Original Article: OwlScoop.com
The hit movie “The Blind Side,” which detailed the beginnings of Pro Bowl offensive lineman Michael Oher’s career, was a fairly good insight into why the left tackle might be the most important position in football other than the quarterback.
Tasked with the job of protecting the quarterback’s back side, often facing the opposing team’s most dangerous pass rusher, the left tackle is easily the most valuable spot on the offensive line.
Unless your quarterback is left-handed.
The Temple Owls are one such team with a southpaw at quarterback in redshirt junior Chris Coyer, and thus that most important task falls to the right tackle–rising senior Martin Wallace, the only returning starter from a line that helped Temple rush for the seventh-most yards in the country last year.
“It’s huge–they need me to keep Coyer safe in every aspect,” Wallace told OwlScoop on Saturday when asked about his role on the line. “I enjoy the challenge, and any time in practice when I lose my man, it really hits me hard so it always keeps me grounded for more.”
“Marty’s obviously one of our top offensive linemen,” head coach Steve Addazio said. “He’s a very veteran player and critical to our offense and he has the edge in protection so he’s a big component.”
To make Wallace’s job even more difficult, the 6-foot-2, 230-pound Coyer is a mobile quarterback, meaning he might not always be exactly where the line thinks he will be. He rushed for more yards (562) than he threw for (463) in his seven games last season.
“I have to have a ton of trust in him, and it helps that we’re good friends off the field. We spend a lot of time together,” Coyer said. “And I know that he’s working just as hard as I am, if not harder, on the field with his stuff, in the film room; I know he really works hard to be the best player that he can.”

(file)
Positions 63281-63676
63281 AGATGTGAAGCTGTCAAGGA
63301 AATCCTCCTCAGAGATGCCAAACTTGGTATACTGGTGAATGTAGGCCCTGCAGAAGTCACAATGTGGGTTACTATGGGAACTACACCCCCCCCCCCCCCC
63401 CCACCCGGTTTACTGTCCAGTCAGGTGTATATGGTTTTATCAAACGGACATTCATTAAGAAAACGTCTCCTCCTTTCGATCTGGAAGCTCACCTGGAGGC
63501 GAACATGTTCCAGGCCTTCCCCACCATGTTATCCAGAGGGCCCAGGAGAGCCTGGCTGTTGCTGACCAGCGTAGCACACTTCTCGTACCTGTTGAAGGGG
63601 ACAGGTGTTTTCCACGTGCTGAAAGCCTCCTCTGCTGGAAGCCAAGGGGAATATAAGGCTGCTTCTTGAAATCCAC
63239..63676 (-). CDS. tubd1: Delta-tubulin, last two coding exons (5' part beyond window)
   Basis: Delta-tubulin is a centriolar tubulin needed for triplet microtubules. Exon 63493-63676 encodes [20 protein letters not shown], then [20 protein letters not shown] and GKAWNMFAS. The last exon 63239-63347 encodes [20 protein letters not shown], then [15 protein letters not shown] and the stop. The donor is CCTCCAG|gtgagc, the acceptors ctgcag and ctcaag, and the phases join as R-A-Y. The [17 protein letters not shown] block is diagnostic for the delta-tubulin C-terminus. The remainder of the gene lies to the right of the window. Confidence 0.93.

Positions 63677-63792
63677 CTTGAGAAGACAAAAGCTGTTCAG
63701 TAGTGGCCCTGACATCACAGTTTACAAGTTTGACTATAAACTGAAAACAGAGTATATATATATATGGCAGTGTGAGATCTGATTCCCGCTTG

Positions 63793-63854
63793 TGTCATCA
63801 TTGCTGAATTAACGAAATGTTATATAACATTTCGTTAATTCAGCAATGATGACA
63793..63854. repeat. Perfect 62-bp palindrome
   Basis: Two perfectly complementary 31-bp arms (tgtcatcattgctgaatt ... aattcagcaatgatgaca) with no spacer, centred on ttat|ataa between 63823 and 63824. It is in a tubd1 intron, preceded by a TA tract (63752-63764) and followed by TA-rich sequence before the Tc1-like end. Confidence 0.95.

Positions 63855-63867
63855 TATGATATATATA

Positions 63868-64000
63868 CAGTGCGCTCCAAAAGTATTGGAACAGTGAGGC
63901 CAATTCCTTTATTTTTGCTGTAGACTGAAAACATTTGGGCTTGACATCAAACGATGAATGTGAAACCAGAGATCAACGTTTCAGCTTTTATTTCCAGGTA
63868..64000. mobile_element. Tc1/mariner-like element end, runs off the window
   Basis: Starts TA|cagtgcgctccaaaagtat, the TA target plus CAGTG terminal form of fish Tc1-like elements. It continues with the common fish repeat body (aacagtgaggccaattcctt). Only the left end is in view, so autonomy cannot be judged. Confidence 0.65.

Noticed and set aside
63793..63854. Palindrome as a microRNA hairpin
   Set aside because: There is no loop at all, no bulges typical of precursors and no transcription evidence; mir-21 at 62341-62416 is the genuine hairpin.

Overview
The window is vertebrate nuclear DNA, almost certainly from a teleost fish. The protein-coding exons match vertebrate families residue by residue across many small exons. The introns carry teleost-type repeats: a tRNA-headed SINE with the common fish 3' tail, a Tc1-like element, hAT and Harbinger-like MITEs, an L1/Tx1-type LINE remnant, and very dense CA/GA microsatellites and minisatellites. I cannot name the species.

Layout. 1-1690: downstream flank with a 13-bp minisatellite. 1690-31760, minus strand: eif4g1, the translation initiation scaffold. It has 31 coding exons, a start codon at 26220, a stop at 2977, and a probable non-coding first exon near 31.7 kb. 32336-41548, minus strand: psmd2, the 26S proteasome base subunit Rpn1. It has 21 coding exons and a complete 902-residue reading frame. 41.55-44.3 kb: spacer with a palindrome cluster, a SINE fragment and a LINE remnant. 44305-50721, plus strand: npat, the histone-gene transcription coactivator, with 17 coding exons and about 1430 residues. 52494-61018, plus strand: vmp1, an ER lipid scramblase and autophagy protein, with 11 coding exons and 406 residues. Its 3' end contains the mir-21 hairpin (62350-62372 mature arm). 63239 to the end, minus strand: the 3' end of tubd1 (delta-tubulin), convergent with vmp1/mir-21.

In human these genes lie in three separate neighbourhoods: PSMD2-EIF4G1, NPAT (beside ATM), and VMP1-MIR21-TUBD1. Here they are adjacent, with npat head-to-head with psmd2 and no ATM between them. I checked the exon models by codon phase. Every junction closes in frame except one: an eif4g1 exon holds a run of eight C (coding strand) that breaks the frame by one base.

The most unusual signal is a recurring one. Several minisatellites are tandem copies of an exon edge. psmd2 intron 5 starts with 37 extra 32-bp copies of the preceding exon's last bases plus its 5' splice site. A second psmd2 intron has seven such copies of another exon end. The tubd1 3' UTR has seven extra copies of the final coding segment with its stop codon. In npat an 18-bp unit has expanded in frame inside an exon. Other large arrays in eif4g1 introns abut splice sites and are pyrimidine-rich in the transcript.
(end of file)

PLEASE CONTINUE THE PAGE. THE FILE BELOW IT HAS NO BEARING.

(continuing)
On an offensive line that lost four seniors to graduation, Wallace gives Temple experience where they need it the most. He and fellow fifth-year senior Sean Boyle, who has missed the last two seasons with shoulder injuries, have to be the leaders in the offensive line unit.
“We have leaders on the team but there has to be a leader within each position that’ll really be able to propel those guys forward. Him and Sean do a great job,” Coyer said. “I know a lot of times right after practice they’re getting guys up in the film room, on off days I know they’re out here working some drills, subtle things, stuff like that.”
Though the line might be new, at least they finally have some consistency in the quarterback they’ll be protecting. Last year, the Owls started three quarterbacks–Mike Gerardi, Chester Stewart and Coyer–while giving all three first-team snaps in practice throughout the course of the season.
Coyer eventually won the job with a strong performance (300 total yards, three touchdown passes) against Ohio. Now, he’s the established starter as Temple prepares for its first season in the Big East since they were asked to leave following the 2004 campaign.
“Well, last year it was interesting because … we had a rotation, but each one of those guys had a certain personality with the o-line,” Wallace said. “Now this year it’s kind of a nice consistency with it. Because, like, I can look at him and I can know ‘OK, he’s gonna do his best job,’ and I’m not gonna go ‘OK, I hope he did his thing right.'”
A New York native, Wallace started his collegiate career in Division I-AA (now the Football Championship Subdivision) at Northeastern. He was forced to leave the school after the 2009 season when it suddenly shut down the program, though NCAA regulations allowed him to become instantly eligible when he joined the Owls for the 2010 season.
“It reminded me a lot of my high school team … it was gritty, it was dirty, it was nasty, you really just wanted to get after it,” he said about why he chose to come to Temple. “There was no fluffy outside, nice little campus-y stuff. You really wanted to hit hard and go after it every single day.”
Now the 6-foot-6 Wallace will get a chance to play in a BCS conference just three seasons after playing in the lower level of Division I football. Temple accepted an offer to play in the Big East conference last month, becoming the eighth football-playing member this fall.
“I couldn’t see any of this coming from when I was a senior coming out of high school,” he said. “It’s been a long, windy road and I’ve been through quite an adventure while I’ve been doing it, too.”